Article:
Update: Seattle Mayor’s Race and the Gonzalez Council Vacancy

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A quick catch-up on Seattle political races: 

On the mayor’s race, opening up because of Jenny Durkan’s decision not to seek re-election, City Council President Lorena Gonzalez has ended her hand-wringing and tossed in her hat, which means her district 9 (at-large) seat will be vacant. In her Publicola interview, Gonzalez hits most of the progressive agenda sweet spots, promising to be a mayor who enacts the city council’s bold agenda, including reducing the number of cops. Gonzalez is the likely front-runner, though with the disadvantage of heading a very unpopular city council.

It looks like Jessyn Farrell, now working at Nick Hanauer’s policy shop, is serious about entering the mayor’s race, albeit late. She would compete for much of the same vote as Gonzalez and Colleen Echohawk, though with more of an urbanist/transit/density platform. Publicola’s story also reports that Echohawk, already declared a candidate, and here profiled by the Guardian, has shifted campaign consultants and is now working with the Mercury Group, headed by Bill Broadhead and Julie McCoy, the team that elected Mayor Mike McGinn. Also eyeing a mayoral race, with better connections to the business community, is former city councilmember Bruce Harrell. And, as if the progressive lane is not already crowded, poet and arts activist Nikkita Oliver is once again said to be thinking of making a race. Harrell (4th in 2013), Farrell (4th in 2017), and Oliver (3rd in 2017) all ran for mayor before.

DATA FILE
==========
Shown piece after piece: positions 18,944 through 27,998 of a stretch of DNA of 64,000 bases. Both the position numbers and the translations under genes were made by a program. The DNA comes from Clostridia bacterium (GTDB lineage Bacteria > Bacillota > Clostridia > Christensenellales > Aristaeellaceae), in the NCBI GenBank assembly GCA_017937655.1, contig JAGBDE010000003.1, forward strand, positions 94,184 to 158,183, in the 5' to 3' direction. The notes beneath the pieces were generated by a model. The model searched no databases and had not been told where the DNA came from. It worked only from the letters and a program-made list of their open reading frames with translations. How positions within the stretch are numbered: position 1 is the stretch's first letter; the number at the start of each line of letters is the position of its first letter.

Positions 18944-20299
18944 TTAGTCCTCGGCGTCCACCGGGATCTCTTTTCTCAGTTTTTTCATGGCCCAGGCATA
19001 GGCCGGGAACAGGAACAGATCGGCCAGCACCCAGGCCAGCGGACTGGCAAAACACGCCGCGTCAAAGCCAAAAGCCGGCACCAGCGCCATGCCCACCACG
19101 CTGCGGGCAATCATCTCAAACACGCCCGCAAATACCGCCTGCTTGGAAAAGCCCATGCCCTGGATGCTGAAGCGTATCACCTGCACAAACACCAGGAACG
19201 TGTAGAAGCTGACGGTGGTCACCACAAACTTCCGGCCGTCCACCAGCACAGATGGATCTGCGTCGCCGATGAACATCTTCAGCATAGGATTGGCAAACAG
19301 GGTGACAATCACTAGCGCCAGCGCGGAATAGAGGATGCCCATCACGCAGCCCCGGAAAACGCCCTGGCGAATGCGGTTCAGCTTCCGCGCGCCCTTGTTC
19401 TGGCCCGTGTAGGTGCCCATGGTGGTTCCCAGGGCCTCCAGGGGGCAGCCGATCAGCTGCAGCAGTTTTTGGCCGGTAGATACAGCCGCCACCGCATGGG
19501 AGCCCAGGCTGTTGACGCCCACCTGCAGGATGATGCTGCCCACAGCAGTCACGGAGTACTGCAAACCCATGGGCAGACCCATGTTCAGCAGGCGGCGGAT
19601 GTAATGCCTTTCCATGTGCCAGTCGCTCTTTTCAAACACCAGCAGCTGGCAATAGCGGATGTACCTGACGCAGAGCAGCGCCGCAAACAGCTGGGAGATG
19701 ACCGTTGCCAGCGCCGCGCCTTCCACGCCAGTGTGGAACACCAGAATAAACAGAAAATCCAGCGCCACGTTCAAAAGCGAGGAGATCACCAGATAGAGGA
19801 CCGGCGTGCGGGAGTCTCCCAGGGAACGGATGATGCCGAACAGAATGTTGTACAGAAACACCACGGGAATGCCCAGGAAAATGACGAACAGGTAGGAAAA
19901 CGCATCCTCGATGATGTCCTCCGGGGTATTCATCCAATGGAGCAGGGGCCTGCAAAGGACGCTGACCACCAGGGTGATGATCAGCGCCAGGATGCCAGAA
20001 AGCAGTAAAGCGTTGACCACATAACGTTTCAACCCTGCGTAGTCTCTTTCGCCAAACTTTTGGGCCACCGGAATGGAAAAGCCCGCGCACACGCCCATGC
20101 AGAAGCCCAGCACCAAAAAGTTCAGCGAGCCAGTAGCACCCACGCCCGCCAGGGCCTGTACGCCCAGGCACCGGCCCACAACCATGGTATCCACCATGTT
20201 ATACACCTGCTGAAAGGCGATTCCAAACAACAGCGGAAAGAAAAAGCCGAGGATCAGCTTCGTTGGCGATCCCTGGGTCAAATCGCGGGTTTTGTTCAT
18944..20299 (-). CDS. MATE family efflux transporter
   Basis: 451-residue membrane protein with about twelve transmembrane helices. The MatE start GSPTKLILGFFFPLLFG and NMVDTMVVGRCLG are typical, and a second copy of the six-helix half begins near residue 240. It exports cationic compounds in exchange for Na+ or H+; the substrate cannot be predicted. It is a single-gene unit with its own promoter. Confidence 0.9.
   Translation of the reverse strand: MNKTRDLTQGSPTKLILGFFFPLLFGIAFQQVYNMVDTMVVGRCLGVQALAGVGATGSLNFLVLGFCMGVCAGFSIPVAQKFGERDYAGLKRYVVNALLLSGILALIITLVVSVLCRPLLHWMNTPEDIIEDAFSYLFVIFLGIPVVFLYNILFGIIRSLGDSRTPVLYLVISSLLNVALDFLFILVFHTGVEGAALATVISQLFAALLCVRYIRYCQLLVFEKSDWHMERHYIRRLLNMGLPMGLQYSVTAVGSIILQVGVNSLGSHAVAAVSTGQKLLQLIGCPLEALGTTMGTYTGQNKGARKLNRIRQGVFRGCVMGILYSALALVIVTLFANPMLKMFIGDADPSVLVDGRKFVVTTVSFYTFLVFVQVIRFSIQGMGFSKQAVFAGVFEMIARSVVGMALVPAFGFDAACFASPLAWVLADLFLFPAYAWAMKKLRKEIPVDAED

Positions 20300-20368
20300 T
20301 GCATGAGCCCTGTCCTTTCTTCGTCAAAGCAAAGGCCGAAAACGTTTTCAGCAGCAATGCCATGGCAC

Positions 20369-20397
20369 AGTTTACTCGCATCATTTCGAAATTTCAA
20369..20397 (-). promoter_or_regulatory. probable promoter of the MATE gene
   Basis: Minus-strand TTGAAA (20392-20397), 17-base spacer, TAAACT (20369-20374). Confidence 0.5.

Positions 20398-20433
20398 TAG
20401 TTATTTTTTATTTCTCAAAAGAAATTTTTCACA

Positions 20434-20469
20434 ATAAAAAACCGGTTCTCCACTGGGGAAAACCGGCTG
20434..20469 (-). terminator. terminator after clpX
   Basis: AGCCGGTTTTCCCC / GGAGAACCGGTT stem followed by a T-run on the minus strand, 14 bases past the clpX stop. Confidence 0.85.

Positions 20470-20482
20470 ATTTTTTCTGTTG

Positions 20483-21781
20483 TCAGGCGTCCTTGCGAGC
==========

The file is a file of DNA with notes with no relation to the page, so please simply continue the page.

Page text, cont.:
As for the vacant Gonzalez seat, which is a citywide election, the likely leader in this race will be, if she runs as is likely, Brianna Thomas, a Black staffer for Gonzalez. MLK Labor Council head Nicole Grant was poised to run, with strong labor backing, but decided against it in favor of Thomas, yielding to the Black candidate in this year of Black activism. Port Commissioner Ryan Calkins toyed with running but seems disinclined. In a repeat candidacy, Sara Nelson, a small businesswoman, has entered the race in the center-left lane.

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David Brewster, a founding member of Post Alley, has a long career in publishing, having founded Seattle Weekly, Sasquatch Books, and Crosscut.com. His civic ventures have been Town Hall Seattle and FolioSeattle.

4 COMMENTS

    • On paper – given the needs of the city – to revive economically, especially downtown, to quit using transformative businesses (see Amazon) as political punching bags, to find a path out of homelessness, to fix crumbling infrastructure, to rethink policing without rhetorical defunding slogans – yes, Burgess would be the adult sensibility in the room, with experience to boot. But “on paper” is not the politics of the moment – just ask Durkan.

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